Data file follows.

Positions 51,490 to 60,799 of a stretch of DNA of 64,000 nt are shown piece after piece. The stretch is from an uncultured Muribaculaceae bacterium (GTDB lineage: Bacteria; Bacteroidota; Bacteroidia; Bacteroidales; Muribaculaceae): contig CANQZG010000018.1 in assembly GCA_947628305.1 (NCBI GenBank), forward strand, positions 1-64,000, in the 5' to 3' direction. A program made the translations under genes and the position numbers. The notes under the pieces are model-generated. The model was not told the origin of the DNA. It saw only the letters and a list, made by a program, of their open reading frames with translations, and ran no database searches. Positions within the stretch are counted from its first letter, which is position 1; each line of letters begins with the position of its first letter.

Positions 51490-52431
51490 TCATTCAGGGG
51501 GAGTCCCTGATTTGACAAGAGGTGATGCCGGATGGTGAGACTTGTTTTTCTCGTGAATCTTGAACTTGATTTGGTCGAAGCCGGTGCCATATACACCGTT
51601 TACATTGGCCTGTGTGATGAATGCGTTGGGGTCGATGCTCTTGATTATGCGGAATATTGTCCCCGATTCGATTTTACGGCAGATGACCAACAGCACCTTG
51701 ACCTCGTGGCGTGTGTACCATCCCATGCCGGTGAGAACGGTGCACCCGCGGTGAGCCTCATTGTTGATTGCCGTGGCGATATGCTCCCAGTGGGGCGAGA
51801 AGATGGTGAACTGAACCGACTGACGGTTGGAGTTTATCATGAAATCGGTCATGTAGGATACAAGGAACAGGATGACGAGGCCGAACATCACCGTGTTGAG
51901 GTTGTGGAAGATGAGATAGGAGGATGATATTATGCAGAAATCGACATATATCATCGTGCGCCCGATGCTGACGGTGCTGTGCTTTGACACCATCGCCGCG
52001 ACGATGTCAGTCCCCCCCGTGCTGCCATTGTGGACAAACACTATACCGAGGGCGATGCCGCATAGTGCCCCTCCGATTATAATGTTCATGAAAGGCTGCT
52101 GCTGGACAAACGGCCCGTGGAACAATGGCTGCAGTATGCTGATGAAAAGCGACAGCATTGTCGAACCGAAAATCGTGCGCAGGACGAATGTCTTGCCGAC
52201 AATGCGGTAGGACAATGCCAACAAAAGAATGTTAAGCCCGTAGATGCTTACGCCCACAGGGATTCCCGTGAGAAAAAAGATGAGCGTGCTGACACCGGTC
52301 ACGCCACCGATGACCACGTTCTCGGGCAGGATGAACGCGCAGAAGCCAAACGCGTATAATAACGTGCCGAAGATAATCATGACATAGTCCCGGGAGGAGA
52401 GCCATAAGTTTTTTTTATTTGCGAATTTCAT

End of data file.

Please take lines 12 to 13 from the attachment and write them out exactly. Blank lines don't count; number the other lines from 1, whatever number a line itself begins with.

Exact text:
52301 ACGCCACCGATGACCACGTTCTCGGGCAGGATGAACGCGCAGAAGCCAAACGCGTATAATAACGTGCCGAAGATAATCATGACATAGTCCCGGGAGGAGA
52401 GCCATAAGTTTTTTTTATTTGCGAATTTCAT